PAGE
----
The Trump administration has announced that it will continue nuclear sanctions relief for Iran, keeping in place an Obama-era deal.
Under the 2015 deal, sanctions punishing Iran for its nuclear program were
waived in exchange for Iran's commitment to roll back the program. But
continuing the sanctions relief requires the renewal of a six-month waiver. The
most recent waiver, issued by former Secretary of State John Kerry in December,
was set to expire this week.
But the administration also imposed unrelated sanctions on two Iranian defense officials, an Iranian company and members of a China-based network for supporting Iran's ballistic missile program.
"Iran continues to pursue missile related technologies capable of delivering a nuclear weapon," Washington's top diplomat for the Middle East, Stuart Jones, said, noting that the missile program is in breach of internationally backed U.N. Security Council resolutions.
"The State Department will continue to partner with our colleagues at the Department of the Treasury to ensure our national security in the face of Iranian threats."
Jones said the U.S. is still forming a "comprehensive Iran policy,'' alluding to President Donald Trump's assertion that he may tear up the deal after he finishes reviewing it. In the meantime, Jones said, the U.S. will keep implementing the deal, including the sanctions relief.
Human rights still a concern
The State Department also released a new report criticizing Iran for human
Jones said the U.S. will continue to hold Iran accountable for its human rights abuses with new actions. "Whether it is imprisoning people arbitrarily, inflicting physical abuse and torture, or executing juvenile offenders, the Iranian regime has for decades committed egregious human rights violations against its own people and foreign nations, and this pattern of behavior must come to an end."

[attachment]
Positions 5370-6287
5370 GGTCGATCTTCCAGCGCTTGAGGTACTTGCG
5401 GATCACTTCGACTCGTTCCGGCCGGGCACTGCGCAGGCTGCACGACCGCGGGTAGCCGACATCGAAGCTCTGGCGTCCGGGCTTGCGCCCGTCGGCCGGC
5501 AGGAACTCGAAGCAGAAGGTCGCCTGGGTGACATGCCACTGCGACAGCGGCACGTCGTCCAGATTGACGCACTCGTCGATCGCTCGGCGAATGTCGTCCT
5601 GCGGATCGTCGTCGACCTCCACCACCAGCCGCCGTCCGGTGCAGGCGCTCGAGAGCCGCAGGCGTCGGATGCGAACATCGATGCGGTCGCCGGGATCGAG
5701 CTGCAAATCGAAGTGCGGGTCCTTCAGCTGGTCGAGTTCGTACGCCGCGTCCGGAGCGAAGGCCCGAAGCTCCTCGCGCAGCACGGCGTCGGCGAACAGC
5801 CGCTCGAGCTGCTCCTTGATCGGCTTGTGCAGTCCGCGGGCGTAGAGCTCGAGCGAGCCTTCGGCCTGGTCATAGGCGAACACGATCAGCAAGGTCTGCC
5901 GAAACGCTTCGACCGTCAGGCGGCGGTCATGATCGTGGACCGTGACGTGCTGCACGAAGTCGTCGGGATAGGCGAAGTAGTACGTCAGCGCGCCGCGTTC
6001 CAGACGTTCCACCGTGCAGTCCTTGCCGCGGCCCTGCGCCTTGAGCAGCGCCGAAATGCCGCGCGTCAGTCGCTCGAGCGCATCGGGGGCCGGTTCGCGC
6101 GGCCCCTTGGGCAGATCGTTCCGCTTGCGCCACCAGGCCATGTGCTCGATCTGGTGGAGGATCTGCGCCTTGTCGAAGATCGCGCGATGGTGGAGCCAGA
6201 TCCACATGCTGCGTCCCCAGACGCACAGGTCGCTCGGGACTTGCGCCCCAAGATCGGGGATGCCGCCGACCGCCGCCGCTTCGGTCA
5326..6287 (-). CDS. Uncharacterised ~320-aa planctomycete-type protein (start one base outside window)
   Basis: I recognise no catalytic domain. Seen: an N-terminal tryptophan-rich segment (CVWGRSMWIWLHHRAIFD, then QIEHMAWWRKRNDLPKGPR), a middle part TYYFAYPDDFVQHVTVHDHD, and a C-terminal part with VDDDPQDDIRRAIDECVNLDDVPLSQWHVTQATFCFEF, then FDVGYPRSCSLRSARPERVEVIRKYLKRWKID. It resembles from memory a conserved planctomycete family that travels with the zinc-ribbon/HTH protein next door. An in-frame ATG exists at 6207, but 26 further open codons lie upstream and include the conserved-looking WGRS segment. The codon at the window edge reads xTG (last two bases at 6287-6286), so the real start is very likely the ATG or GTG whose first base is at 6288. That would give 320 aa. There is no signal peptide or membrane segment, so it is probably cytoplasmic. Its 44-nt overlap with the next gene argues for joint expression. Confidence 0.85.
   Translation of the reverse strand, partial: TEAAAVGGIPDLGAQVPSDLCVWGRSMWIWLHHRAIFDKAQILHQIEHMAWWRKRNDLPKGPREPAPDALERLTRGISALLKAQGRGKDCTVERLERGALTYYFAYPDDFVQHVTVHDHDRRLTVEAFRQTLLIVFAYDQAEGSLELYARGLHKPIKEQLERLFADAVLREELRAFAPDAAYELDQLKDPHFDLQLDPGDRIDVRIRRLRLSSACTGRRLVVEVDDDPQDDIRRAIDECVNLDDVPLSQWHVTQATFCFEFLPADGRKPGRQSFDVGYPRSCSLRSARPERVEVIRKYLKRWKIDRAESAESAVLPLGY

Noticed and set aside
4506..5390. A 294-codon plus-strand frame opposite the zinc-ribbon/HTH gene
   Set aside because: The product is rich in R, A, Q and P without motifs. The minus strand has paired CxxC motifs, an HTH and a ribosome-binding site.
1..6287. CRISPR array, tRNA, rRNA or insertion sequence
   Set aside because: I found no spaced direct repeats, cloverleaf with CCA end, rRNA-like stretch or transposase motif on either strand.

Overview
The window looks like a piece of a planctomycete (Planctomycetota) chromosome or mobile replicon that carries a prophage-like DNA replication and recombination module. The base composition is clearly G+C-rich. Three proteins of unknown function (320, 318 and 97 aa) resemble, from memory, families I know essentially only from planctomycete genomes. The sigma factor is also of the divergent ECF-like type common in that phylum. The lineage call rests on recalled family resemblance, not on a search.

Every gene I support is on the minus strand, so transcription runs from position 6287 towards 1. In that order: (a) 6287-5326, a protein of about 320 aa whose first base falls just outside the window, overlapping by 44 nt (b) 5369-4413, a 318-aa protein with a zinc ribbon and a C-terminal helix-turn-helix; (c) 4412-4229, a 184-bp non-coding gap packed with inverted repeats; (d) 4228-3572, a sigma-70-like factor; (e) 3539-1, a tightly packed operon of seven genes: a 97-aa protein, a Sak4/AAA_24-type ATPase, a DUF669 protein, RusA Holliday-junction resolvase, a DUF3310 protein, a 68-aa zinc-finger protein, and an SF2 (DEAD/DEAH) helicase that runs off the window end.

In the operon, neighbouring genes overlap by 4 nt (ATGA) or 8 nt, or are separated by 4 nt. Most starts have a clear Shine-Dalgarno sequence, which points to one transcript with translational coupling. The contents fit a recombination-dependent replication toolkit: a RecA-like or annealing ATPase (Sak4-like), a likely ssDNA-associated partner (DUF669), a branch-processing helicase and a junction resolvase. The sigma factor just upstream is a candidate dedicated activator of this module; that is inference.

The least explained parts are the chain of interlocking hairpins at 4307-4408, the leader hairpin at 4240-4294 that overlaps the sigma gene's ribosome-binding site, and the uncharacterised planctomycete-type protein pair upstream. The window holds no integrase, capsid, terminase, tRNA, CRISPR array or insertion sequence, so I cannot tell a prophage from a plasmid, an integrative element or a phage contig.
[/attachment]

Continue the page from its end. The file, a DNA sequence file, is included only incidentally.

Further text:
He also called on Iran to immediately release Americans detained in the country.
The announcements and the report comes just days before Iran holds presidential elections that pit President Hassan Rouhani against several conservative opponents. It also comes ahead of Trump's five-day trip to the region.
Iran Responds to New US Sanctions With More of Its Own
Iran announced plans Thursday to sanction nine U.S. individuals and companies
in response to what it called an "unacceptable, illegal" decision by the United
States to impose new sanctions in connection with Iran's ballistic missile
An Iranian Foreign Ministry statement said those sanctioned violated human rights through direct or indirect links to Israeli government crimes in Palestinian territories or by supporting terrorists. It said their names would be announced later.
Iran has insisted it was not working toward building nuclear weapons, and on
Thursday reiterated its stance that its missile program is both legal and part
of its right to self-defense.
The announcement of new U.S. sanctions came as President Donald Trump extended relief from sanctions linked to Iran's nuclear program, as part of the 2015 international agreement to limit Iranian nuclear activity.
Under that deal, sanctions punishing Iran for its nuclear program were waived in exchange for Iran's commitment to roll back its nuclear activity in ways that would ensure it could not develop nuclear weapons. The sanctions relief requires a waiver that must be renewed every six months.
Jones said the U.S. is still forming a "comprehensive Iran policy,'' alluding to Trump's assertion that he may tear up the nuclear deal after he finishes reviewing it. In the meantime, Jones said, the U.S. will keep implementing the deal, including the sanctions relief.
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